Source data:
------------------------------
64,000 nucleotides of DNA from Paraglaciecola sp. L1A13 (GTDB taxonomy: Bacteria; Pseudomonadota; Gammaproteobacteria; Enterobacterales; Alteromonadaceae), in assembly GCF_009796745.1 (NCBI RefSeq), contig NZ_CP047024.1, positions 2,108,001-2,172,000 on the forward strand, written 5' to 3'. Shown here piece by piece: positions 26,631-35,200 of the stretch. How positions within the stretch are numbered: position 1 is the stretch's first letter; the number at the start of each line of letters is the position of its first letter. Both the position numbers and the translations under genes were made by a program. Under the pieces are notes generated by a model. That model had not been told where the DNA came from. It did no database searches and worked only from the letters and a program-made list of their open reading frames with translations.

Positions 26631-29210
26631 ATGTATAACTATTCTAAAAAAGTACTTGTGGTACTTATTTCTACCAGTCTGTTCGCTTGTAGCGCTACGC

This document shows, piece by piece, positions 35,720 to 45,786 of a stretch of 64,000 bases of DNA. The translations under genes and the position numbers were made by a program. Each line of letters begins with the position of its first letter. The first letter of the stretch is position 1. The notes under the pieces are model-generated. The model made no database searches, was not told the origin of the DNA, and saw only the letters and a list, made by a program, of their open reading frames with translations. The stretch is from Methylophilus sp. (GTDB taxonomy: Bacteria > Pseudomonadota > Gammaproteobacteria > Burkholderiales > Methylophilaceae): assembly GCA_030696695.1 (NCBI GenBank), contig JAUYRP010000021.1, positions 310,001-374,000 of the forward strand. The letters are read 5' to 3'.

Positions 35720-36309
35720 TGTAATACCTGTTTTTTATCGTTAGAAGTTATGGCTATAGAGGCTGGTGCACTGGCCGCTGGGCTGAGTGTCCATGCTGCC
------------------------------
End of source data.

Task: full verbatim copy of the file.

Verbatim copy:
64,000 nucleotides of DNA from Paraglaciecola sp. L1A13 (GTDB taxonomy: Bacteria; Pseudomonadota; Gammaproteobacteria; Enterobacterales; Alteromonadaceae), in assembly GCF_009796745.1 (NCBI RefSeq), contig NZ_CP047024.1, positions 2,108,001-2,172,000 on the forward strand, written 5' to 3'. Shown here piece by piece: positions 26,631-35,200 of the stretch. How positions within the stretch are numbered: position 1 is the stretch's first letter; the number at the start of each line of letters is the position of its first letter. Both the position numbers and the translations under genes were made by a program. Under the pieces are notes generated by a model. That model had not been told where the DNA came from. It did no database searches and worked only from the letters and a program-made list of their open reading frames with translations.

Positions 26631-29210
26631 ATGTATAACTATTCTAAAAAAGTACTTGTGGTACTTATTTCTACCAGTCTGTTCGCTTGTAGCGCTACGC

This document shows, piece by piece, positions 35,720 to 45,786 of a stretch of 64,000 bases of DNA. The translations under genes and the position numbers were made by a program. Each line of letters begins with the position of its first letter. The first letter of the stretch is position 1. The notes under the pieces are model-generated. The model made no database searches, was not told the origin of the DNA, and saw only the letters and a list, made by a program, of their open reading frames with translations. The stretch is from Methylophilus sp. (GTDB taxonomy: Bacteria > Pseudomonadota > Gammaproteobacteria > Burkholderiales > Methylophilaceae): assembly GCA_030696695.1 (NCBI GenBank), contig JAUYRP010000021.1, positions 310,001-374,000 of the forward strand. The letters are read 5' to 3'.

Positions 35720-36309
35720 TGTAATACCTGTTTTTTATCGTTAGAAGTTATGGCTATAGAGGCTGGTGCACTGGCCGCTGGGCTGAGTGTCCATGCTGCC